NEW YORK – Jerry Stiller, who for decades teamed with wife Anne Meara in a beloved comedy duo then reached new heights in his senior years as the high-strung Frank Costanza on the classic sitcom “Seinfeld” and the basement-dwelling father-in-law on “The King of Queens,” died at 92, his son Ben Stiller announced Monday.
“I'm sad to say that my father, Jerry Stiller, passed away from natural causes,” his son said in a tweet.
“He was a great dad and grandfather and the most dedicated husband to Anne for about 62 years. He will be greatly missed. Love you Dad,” wrote Ben, who followed in his father's comedic footsteps and became an A-list box office star.
Jerry Stiller was a multitalented performer who appeared in an assortment of movies, playing Walter Matthau's police sidekick in the thriller “The Taking of Pelham One Two Three” and Divine's husband, Wilbur Turnblad, in John Waters' twisted comedy “Hairspray.”
He also wrote an autobiography, “Married to Laughter,” about his 50-plus year marriage to Meara, who died in 2015. And his myriad television spots included “Murder She Wrote” and “Law & Order” – along with 36 appearances alongside Meara on “The Ed Sullivan Show.”
Stiller, although a supporting player on “Seinfeld,” created some of the Emmy-winning show's most enduring moments: co-creator and model for the “bro,” a brassiere for men; a Korean War cook who inflicted food poisoning on his entire unit; an ever-simmering salesman controlling his explosive temper with the shouted mantra, “Serenity now!”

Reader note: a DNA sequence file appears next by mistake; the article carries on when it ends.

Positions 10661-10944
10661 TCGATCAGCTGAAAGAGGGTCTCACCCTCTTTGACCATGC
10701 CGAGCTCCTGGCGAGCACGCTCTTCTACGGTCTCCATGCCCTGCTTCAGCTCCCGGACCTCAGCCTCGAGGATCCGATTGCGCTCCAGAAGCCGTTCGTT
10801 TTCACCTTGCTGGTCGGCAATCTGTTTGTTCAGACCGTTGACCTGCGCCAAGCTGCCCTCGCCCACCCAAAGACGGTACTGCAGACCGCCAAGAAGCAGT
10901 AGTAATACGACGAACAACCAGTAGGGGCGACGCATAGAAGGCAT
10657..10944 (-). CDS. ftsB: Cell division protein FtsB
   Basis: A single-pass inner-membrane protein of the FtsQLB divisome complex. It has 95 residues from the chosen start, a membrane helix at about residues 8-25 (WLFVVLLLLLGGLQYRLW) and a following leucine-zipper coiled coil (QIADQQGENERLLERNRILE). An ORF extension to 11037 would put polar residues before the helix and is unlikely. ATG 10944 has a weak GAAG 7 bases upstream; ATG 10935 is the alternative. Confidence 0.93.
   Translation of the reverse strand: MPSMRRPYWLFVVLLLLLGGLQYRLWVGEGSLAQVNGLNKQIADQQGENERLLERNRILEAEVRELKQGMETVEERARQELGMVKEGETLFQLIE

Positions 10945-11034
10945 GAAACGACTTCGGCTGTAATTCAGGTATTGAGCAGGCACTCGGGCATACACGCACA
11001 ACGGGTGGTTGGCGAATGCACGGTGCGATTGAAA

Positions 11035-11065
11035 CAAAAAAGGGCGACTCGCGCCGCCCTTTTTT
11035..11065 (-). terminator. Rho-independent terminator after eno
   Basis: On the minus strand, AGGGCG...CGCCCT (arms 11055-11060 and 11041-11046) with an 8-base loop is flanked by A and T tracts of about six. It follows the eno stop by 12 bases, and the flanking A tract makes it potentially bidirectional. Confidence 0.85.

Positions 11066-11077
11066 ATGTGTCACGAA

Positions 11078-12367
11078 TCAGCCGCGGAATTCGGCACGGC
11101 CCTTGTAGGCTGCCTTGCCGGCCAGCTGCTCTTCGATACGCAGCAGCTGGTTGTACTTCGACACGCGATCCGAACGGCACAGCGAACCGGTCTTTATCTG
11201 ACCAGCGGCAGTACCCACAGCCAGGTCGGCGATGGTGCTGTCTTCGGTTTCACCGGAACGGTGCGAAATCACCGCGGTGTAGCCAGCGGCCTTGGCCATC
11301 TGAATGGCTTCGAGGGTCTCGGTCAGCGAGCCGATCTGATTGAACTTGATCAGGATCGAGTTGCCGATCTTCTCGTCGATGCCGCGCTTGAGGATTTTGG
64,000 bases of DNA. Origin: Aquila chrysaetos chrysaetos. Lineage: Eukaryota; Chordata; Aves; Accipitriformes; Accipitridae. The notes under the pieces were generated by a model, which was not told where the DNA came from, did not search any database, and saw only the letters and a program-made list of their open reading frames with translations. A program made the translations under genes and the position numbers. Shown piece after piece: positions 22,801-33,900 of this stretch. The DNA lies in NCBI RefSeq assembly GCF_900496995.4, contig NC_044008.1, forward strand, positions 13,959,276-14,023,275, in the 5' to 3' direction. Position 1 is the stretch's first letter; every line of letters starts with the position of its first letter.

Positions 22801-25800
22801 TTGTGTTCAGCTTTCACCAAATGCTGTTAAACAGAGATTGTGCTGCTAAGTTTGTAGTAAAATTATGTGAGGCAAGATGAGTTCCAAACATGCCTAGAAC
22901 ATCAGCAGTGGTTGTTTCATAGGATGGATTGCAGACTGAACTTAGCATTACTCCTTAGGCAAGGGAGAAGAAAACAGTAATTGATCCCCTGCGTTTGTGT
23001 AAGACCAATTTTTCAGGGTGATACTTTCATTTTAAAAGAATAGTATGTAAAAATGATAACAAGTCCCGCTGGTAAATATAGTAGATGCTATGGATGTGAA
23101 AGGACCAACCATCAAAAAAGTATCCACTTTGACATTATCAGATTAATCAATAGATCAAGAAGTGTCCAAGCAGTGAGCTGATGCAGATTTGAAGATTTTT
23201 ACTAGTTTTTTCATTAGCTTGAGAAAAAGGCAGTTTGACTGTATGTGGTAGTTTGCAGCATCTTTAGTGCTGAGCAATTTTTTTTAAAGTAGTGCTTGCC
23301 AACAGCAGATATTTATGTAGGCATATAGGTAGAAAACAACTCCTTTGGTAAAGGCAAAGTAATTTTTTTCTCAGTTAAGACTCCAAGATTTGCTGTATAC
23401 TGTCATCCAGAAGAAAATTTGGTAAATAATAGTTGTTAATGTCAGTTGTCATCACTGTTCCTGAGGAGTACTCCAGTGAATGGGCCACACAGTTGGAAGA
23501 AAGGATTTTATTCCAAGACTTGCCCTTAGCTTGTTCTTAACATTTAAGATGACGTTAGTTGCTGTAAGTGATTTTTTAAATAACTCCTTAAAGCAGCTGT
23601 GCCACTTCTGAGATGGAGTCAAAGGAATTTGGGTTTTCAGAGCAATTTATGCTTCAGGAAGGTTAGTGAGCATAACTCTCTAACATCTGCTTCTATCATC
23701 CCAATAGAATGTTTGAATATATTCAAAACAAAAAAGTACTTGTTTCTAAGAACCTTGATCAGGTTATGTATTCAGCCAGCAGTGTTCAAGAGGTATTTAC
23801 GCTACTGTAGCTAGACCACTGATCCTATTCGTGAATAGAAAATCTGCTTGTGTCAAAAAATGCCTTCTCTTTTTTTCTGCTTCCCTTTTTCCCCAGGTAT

Jason Alexander, his former TV son on “Seinfeld,” said Stiller “was perhaps the kindest man I ever had the honor to work beside. He made me laugh when I was a child and every day I was with him.” Added Billy Eichner, “Seeing Jerry Stiller on screen instantly made you happy.”
Stiller earned an 1997 Emmy nomination for his indelible “Seinfeld” performance.
Stiller earned a drama degree at Syracuse University after serving in World War II, then headed to New York City to launch his career. There was a brief involvement in Shakespearean theater, including a $55 a week job with Jack Klugman in “Coriolanus.”